Do you make New Year's Resolutions? If you do, how does it work for you? I'm one of those who gave up after years of fine resolutions and less than fine implementations. Now, when pressed for a resolution, my favorite is, "I resolve to include dark chocolate in my diet regularly." This meets the requirements of being something that is good for me – we all know that dark chocolate is healthy, right? – and being a goal I can easily attain.
For my writing, rather than make resolutions that don't have a chance ("I will write 500 words a day every day"), I prefer to list reminders – those things that I forget when deep in a project or feeling as if I haven't accomplished anything beyond being frustrated. Rather than "I will write every day" it will be "Do something for a writing project every day." That allows me to include writing a blog for Active Rain, finding articles in the newspaper, or clipping something from a Smithsonian magazine. Heck, it even counts if I only Tweet once on Twitter! It can also be networking with other business owners, visiting a museum or craft show with a friend, or drafting an article to contribute to the local business journal. All of it feeds into the writing and publishing.
A reminder can also be, "Stand up and walk away." I don't know about you, but I tend to keep after something that isn't working, whether it's a sentence or a software program, until I'm ready to use my laptop as a Frisbee®. Persistence is good – it's one of the characteristics that makes a successful real estate professional. Dogged head banging against brick walls is not good. So I have to remind myself to put space between me and the nemesis du jour so that some fresh air can blow through. There's always something else that needs attention.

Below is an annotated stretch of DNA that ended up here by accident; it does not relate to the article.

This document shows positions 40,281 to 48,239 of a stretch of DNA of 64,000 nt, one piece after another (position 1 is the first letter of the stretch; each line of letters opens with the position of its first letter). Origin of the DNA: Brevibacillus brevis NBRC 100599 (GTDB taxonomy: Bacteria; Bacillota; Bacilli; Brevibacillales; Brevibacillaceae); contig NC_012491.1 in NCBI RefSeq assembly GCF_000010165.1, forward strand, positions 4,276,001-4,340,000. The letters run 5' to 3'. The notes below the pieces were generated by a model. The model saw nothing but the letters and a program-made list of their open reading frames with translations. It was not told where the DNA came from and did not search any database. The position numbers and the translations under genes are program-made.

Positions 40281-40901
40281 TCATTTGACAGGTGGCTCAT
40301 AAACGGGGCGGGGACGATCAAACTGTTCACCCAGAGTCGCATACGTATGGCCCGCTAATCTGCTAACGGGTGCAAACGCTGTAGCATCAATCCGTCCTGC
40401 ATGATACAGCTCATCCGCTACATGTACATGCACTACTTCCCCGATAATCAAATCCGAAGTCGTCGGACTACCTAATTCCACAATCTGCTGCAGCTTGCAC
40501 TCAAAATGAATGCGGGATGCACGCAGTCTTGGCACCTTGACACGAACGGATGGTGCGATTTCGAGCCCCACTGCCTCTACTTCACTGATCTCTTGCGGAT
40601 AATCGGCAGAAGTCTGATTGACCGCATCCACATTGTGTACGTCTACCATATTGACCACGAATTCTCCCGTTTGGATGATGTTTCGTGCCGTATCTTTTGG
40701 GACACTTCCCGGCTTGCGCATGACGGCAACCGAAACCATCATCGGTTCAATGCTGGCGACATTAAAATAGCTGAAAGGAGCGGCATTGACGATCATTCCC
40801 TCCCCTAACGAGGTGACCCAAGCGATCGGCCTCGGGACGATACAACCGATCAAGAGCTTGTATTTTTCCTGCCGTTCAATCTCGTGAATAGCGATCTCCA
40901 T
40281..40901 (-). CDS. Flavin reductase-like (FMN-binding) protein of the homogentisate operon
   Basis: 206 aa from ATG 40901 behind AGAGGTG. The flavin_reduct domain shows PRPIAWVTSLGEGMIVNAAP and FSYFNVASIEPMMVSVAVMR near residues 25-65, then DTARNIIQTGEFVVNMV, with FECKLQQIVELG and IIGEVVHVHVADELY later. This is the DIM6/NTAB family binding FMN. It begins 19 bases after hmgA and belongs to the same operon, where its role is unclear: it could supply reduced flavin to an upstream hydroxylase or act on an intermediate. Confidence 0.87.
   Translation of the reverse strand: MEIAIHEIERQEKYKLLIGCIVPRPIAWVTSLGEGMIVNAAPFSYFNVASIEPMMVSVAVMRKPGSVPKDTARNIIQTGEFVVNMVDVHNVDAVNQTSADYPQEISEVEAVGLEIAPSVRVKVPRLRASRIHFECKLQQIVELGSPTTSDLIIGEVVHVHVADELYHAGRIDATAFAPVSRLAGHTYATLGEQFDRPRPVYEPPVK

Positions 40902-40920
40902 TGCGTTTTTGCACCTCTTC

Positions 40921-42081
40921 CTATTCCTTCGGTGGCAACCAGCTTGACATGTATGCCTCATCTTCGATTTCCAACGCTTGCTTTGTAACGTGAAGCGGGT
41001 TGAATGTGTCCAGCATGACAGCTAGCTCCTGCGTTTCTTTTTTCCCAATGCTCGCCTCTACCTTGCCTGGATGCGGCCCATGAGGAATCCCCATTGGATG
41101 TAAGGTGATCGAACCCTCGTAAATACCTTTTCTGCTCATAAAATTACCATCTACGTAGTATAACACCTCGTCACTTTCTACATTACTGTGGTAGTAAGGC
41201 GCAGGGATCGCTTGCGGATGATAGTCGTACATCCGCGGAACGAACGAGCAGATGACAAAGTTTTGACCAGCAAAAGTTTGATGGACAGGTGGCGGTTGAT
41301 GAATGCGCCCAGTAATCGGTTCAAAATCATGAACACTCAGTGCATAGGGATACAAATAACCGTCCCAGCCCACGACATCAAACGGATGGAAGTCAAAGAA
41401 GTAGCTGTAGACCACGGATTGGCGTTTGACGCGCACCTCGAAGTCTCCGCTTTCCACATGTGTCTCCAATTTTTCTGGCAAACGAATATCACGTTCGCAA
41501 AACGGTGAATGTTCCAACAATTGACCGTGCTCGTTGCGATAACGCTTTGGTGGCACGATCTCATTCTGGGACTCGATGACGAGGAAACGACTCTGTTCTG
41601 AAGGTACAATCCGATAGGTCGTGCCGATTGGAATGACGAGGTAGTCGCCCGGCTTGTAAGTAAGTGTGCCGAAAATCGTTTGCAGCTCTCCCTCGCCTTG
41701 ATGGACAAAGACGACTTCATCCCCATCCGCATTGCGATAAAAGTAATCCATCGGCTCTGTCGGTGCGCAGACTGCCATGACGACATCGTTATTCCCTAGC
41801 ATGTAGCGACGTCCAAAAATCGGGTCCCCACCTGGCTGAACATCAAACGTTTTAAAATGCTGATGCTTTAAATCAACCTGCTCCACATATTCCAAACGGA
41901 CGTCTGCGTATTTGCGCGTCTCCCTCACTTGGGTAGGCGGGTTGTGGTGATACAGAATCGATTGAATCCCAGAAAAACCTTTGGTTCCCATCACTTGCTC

"What can I do that makes a difference?" That's an important one. Is there anyone who doesn't want to make a difference, to feel that the world (or some small corner of it) is better for you having been here? This is one that can easily get lost in busyness, which is why it's on my reminder board. It doesn't have to be a big thing; sometimes all it takes is a phone call or a card that says, "I'm thinking of you."
One of the most important reminders is a question: "Am I still having fun?" Some days the answer is a growl, but I know that's situational and will pass. Other days it's a chair wiggle, a grin, and a flip of the head; that's good. If the answer ever comes back a flat, battleship gray "No," there will be changes ahead. Because it just isn't worth spending what little time we have doing something that saps the spirit.
Am I still having fun? Absolutely! And I hope that you can say the same all through the year ahead.